The migration of African Americans from the rural South to the cities of the North and West during and after World War II is retold through personal stories of a group of Chicagoans born in the Mississippi Delta.
Goin' to Chicago chronicles one of the most momentous yet least heralded sagas of American history - the great migration of African Americans from the rural South to the cities of the North and West after World War II. Four million black people created a dynamic urban culture outside the South, changing America forever.
Goin' to Chicago traces this history through the personal stories of a group of older Chicagoans born mostly in the Mississippi Delta. They share their bitter recollections of sharecropping - owing half of each crop to the landowner, each beginning back-breaking labor in the fields at ten. A steelworker, newspaper editor, blues musician and others movingly recall their journeys up Hwy. 61 to Chicago in search of comparatively well-paying factory jobs. On the South Side they built a vibrant city-within-a-city of thriving black businesses and civic institutions, proudly referred to as "Bronzeville."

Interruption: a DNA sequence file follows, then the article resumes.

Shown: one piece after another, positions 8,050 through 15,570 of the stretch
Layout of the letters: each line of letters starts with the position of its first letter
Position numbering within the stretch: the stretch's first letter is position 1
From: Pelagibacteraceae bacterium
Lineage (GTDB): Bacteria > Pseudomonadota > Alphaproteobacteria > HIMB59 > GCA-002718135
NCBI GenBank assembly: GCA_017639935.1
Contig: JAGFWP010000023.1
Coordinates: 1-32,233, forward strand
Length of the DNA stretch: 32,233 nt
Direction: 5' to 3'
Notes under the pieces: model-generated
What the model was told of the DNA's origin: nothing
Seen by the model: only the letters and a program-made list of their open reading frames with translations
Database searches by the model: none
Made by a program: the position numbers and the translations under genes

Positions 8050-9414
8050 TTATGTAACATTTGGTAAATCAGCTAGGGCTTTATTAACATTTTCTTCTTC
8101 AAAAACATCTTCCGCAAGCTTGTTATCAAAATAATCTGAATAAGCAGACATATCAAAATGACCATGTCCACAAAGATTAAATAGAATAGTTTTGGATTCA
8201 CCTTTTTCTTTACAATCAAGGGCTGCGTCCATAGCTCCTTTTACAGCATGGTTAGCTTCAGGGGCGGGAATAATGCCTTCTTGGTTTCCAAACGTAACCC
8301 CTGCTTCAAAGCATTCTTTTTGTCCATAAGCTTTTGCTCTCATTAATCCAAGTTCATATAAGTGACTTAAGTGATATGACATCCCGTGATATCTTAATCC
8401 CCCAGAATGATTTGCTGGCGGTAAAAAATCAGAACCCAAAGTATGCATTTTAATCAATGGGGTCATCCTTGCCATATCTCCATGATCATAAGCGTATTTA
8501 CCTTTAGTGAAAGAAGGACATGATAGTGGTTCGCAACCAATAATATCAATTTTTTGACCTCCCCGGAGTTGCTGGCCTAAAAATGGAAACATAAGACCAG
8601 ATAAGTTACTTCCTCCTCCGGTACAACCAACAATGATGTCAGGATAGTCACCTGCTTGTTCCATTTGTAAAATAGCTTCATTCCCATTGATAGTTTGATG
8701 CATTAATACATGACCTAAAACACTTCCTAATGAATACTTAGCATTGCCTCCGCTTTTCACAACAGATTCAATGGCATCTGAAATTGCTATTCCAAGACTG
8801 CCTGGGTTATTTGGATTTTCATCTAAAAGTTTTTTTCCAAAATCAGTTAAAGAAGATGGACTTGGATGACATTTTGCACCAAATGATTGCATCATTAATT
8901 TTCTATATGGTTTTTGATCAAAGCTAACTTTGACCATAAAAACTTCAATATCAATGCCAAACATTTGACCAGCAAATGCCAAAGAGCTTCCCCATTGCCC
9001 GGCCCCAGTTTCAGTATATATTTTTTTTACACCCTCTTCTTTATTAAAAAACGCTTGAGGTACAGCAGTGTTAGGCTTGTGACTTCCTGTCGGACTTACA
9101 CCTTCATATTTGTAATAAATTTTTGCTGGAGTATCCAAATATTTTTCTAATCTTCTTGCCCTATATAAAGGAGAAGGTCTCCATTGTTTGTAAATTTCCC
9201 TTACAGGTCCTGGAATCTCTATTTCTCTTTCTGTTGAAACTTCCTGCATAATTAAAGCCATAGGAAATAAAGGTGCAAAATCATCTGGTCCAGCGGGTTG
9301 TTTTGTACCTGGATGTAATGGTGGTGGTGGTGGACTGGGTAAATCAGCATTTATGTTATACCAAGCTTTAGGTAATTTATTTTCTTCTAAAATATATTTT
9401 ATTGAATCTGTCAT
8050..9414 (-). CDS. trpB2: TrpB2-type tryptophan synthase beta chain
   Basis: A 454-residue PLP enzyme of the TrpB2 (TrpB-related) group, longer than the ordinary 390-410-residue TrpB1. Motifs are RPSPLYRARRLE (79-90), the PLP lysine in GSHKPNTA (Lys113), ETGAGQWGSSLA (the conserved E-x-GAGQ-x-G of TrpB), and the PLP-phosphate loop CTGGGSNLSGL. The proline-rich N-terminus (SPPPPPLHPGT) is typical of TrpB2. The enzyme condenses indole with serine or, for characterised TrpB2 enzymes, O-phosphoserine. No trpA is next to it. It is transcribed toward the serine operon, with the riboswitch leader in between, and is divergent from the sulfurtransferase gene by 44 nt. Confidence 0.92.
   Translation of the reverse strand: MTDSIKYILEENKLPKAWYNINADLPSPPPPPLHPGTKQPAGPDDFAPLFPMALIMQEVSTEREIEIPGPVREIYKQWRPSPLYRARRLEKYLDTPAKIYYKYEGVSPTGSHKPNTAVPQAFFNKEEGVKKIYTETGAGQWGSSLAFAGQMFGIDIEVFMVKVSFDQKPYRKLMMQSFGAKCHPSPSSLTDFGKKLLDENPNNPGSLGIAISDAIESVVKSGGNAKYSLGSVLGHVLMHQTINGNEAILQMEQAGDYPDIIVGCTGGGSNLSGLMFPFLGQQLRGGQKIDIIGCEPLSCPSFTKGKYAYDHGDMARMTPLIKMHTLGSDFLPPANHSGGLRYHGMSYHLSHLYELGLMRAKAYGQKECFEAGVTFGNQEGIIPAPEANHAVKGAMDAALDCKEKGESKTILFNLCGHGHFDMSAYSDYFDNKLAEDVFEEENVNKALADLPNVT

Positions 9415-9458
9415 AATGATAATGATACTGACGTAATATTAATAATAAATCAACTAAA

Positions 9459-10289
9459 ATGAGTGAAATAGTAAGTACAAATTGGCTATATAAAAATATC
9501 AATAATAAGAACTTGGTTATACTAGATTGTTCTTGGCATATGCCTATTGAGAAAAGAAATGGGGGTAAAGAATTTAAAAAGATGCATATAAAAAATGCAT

They recall that after World War II increasingly self-assertive and prosperous blacks led a bitterly resisted struggle to open up fair housing opportunities outside the ghetto. But just as the American Dream was coming into reach for some, the steel mills and stockyards closed, leaving newer immigrants trapped in decaying public housing projects and inner-city despair.
Goin' to Chicago is a moving tribute to a generation of African Americans who struggled - and triumphed - over odds as great or greater than other immigrant groups.
"Goin' to Chicago is a saga...It glows with insight, humor in adversity and hope. It's a beaut!" - Studs Terkel "Adds tremendously to our understanding of one of the largest human migrations...A compelling story all Americans should see." - Earl Lewis, Provost, Emory University "Powerful and evocative...The triumphs and tribulations of an entire generation are encapsulated in this film." - Jacqueline Jones, Brandeis University
If you are a student or a professor:Watch now
If you are a librarian or a professor: